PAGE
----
Up to 150 struggling students at a college have been forced to accept free food boxes because they could not afford to feed themselves.
As thousands of third-level students await the delayed payment of their education grant, scores of people at Athlone Institute of Technology living on the breadline have had to rely on charity to eat.
Students' Union president John Madden said the botched processing of grants by Student Universal Support Ireland (Susi) had left people in dire straits over the last month.
"Let's just say Christmas was very bleak for many of the students here," Mr Madden said. "There may have been up to 150 coming to us, actually going out of their way to ask for food. It takes a lot for someone to forget their pride and say they need help."
The union began offering food boxes - containing canned and dried foods such as pasta - last year. "But then when we had the whole Susi debacle we said we would need to do this again, but only step it up a notch," said Mr Madden.
Trinity College Dublin (TCD) and the Dublin Institute of Technology have started similar schemes for hard-pressed students. But the numbers asking for food parcels have been more modest.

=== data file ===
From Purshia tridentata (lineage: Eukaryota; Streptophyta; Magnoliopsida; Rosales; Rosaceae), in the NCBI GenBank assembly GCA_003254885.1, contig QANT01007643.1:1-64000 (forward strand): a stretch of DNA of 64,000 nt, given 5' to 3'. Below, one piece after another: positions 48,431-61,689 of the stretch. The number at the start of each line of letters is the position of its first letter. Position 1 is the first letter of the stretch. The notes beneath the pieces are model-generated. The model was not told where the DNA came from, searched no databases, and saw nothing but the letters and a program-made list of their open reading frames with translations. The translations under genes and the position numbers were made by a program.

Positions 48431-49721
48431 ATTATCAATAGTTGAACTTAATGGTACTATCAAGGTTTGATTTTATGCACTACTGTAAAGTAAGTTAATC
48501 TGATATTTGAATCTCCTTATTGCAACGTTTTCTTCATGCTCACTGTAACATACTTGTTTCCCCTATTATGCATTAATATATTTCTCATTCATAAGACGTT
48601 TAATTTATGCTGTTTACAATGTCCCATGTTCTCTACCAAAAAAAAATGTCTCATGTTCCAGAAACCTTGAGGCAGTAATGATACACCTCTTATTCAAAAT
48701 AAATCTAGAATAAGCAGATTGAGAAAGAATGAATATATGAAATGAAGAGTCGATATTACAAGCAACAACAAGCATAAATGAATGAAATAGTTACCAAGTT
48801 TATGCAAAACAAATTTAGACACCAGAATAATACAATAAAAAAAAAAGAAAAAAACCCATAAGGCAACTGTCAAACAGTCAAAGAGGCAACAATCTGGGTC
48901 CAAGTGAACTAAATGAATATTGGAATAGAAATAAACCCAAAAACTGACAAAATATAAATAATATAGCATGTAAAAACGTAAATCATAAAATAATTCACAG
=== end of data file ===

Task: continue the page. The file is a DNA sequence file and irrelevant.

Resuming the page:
However, TCD welfare officer Aisling Ni Chonaire said she expects an influx over the coming weeks when students return from home for the new term. She said of the estimated 5,500 students still awaiting their grant payment, around 1,000 are Trinity students. She said: "I think this could explode over the next two weeks, so we are prepared to help as best we can."
The Susi system was set up to speed up the grant application process. Previously, students applied for grants through their local authority or vocational education committee, but they struggled to cope with increasing numbers of applications within the required timeframe and Susi was established.
Susi has insisted any delay in the processing and payment of grants has been a result of students themselves and their failure to provide the right documentation, such as bank details and confirmation of university or college registration.
Meanwhile, a spokesman for the Department of Education insisted help was available to students with serious financial struggles. "We would be very concerned to hear of students experiencing that kind of hardship," he said.